Newer iOS users may not realize it, but video recording, multitasking, copy/paste and customizable notifications, among others, were initially only available to people who jailbroke their iOS devices to add unsanctioned features. Then little by little, Apple integrated those functions into its mobile platform. Now, with iOS 7, the company has done it again.
This software version contains no ordinary features. In some cases, they're among the most popular among jailbreakers today. That means when Apple launches the new software—on or around September 10—there will be fewer reasons to hack into that iDevice.
Let's take a look at which jailbreak tweaks can head to the scrap heap now, and what remains in the balance.
Cydia Apps Killed By iOS 7
Jailbreaking refers to hacking that breaks Apple's restrictions over an iPhone, iPad or iPod touch. It allows users to access new or hidden settings with unofficial apps, most of which come from Cydia, the primary repository of unsanctioned programs.
But Apple is not amused. It has infamously tried to make jailbreaking illegal (to no avail, at least for iPhones. iPads are another story). And at every turn, it aggressively patches the security vulnerabilities that make the hacks possible. All this posturing, however, may not be necessary. The company already has its best bet to end jailbreaking, and it's a rather simple solution: Just give users the features they want, so they don't have to hack to get them.
Indeed, as iOS evolves, it increasingly co-opts features that were once jailbreak-only. In a few weeks, when iOS 7 launches, it will continue that tradition. Here are some of the Cydia tweaks that Apple's new software update has appropriated:
Auxo (replaced by Control Center and multitasking)
There's no secret to the immense popularity of the Auxo iOS task switcher, which offers live previews of active apps, swipe-to-delete one or multiple apps, system toggles for quick access to Wi-Fi, Bluetooth and screen brightness.
SBSettings (replaced by Control Center)
Jailbreakers in need of easy access to key settings have long relied on SBSettings. A gesture summons SBSettings from the status bar. In iOS 7, Control Center offers nearly the same functionality.
DeepEnd/3DBoard (replaced by new parallax effect)
iOS 7's new 3D parallax effect is a splashy visual that creates depth in an otherwise flattened new environment. Move the iPhone around in your hand, while keeping your eyes on the home screen, and you'll see what looks like two different layers—one with the flat icons floating above a deeper-set wallpaper. DeepEnd did it first, and a new tweak called 3DBoard does something similar. But iOS 7 has effectively done away with the need for both now.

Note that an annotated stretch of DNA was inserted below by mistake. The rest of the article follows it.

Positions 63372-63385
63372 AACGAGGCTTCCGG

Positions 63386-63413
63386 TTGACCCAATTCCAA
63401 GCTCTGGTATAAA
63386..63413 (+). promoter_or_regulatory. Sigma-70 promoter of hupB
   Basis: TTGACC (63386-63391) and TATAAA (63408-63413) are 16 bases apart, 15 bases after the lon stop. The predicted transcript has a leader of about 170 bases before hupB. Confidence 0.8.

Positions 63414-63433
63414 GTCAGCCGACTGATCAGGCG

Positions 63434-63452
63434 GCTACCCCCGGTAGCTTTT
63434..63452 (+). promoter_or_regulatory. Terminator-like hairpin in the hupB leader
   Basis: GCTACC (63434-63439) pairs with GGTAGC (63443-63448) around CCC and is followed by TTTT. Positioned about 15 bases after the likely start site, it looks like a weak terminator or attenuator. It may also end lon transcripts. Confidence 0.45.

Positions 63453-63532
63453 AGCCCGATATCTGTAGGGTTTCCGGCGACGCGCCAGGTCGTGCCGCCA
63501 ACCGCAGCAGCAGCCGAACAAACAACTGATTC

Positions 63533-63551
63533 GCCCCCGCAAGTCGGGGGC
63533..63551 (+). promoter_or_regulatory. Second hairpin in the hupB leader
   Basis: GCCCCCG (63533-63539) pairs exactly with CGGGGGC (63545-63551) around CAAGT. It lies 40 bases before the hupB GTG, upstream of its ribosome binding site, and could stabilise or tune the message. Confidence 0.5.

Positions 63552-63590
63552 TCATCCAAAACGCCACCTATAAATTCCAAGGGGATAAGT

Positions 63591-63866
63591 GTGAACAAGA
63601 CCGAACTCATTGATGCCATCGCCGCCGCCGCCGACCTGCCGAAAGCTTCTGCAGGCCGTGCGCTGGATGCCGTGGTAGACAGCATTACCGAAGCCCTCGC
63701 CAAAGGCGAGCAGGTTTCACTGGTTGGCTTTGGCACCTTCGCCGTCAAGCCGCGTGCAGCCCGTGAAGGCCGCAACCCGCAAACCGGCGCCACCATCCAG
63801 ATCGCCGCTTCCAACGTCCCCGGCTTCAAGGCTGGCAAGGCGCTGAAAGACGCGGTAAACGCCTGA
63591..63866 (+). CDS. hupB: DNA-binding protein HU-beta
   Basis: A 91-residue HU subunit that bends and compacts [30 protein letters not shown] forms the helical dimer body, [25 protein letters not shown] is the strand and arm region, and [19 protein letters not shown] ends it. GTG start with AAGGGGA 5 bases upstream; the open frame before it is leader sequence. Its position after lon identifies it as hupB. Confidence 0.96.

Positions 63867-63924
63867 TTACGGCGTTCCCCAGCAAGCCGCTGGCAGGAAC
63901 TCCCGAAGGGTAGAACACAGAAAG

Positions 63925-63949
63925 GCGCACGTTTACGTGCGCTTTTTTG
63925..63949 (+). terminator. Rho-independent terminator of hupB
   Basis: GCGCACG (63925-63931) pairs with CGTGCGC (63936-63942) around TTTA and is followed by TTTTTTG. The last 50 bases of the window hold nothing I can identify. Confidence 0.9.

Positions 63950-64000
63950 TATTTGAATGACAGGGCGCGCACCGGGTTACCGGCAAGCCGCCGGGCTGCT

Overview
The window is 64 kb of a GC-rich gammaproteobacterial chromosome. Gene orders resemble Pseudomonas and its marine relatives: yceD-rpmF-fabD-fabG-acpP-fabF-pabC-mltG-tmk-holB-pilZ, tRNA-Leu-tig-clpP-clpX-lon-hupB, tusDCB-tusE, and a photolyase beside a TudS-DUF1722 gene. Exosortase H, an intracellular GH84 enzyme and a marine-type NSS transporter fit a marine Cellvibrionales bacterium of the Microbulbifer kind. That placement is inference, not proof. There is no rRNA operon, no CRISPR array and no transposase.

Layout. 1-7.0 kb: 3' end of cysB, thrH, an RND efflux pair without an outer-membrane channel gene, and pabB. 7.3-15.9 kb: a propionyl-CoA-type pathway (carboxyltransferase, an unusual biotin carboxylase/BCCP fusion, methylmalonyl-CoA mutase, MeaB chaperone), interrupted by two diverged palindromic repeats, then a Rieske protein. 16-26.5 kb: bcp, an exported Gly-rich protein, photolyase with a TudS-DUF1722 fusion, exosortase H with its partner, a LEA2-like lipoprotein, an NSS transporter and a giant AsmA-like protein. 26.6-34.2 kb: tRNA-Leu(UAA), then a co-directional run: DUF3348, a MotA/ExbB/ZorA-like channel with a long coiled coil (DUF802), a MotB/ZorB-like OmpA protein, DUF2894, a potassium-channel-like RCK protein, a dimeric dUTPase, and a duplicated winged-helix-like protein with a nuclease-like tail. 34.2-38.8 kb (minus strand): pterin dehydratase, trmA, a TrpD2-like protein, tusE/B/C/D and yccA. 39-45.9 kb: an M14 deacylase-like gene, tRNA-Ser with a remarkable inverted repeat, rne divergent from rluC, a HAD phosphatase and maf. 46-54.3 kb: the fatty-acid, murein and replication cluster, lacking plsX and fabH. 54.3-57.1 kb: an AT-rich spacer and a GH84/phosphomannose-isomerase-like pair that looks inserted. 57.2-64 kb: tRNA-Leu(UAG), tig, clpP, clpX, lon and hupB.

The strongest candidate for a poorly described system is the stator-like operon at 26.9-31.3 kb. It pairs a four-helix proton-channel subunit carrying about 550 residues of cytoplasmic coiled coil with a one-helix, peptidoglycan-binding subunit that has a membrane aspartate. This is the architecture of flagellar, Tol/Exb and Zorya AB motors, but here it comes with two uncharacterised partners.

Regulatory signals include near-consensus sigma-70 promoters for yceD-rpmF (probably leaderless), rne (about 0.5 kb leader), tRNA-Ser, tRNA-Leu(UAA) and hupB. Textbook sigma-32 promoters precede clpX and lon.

Clockify (replaced by Clock app)
iOS 7's home screen clock icon now keeps real time. Granted, this may not be the most important feature, but plenty of people use and enjoy Clockify, and they now have one less reason to stick with their jailbreaks.
UnlockFX (replaced by new lockscreen)
The old lockscreen, which comes up upon waking the device, hasn't changed significantly in six years. That's what drives many jailbreakers to UnlockFX, a Cydia app that gives users a number of different unlocking animations that can swirl, fly left, and move in other ways. Now the new official lockscreen offers its own spin on things, letting users slide to unlock anywhere on the screen. Plus, it also includes full notifications and Control Center access, so if you're yearning for a change, the new stock screen should fit the bill.
Auto App Updater (replaced by App Store)
Manually installing updates for apps may feel like a chore. Auto App Updater, however, made easy work of this, automatically handling the process when need be. No more need for that now, since iOS 7 gives the App Store autoupdate features.
Multifl0w (replaced by multitasking)
This one's an oldie, but a goodie. Multifl0w offers multitasking similar to the card-oriented way Palm/WebOS handled it. Now iOS 7 has taken on a similar approach to app switching using a card layout style.
Call Blocker (replaced by native call blocking)
The iOS 7 beta includes a setting for call blocking. There's no guarantee that this will work in the final version, but if it does, then there won't be any need for for the jailbroken app called Call Blocker. (Here's hoping it makes it to the final version. This is a long overdue feature.)
The End Of Jailbreaking? Not Quite.
Of course, there are other reasons to jailbreak. There are plenty of hacks, big and small, still unavailable in the new iOS. Whether these are worth jailbreaking for, however, depends on the individual.
And there are still other features only available through jailbreaking, like being able to:
- Use widgets (Dashboard X)
- Rename apps (Rename)
- Change the default browser (BrowserChanger) or maps app (MapsOpener)
- Tether laptops without a subscription (MyWi, TetherMe)
- Try out Google Now–like features (NowNow)
- Create multiple user accounts (iUsers)
- Quick reply text-messaging (BiteSMS)
- Block ads (AdBlocker)
You can see why jailbreakers are still hot to get their hands on the iOS 7 jailbreak. Word has it that the beta has already been jailbroken successfully, but it won't be released until Apple launches iOS 7—likely to minimize the chances of the company blocking it.
But for others whose primary reason for jailbreaking was SBSettings or Multifl0w, Apple has cut off the need to hack by legitimizing the features. And based on its track record, the company probably isn't done yet.
Will you still jailbreak once the new software comes out? Weigh in below and let us know which features you still find missing and would jailbreak to get.
Feature image screen capped from YouTube video by Tom Rich. iOS 7 images courtesy of Apple.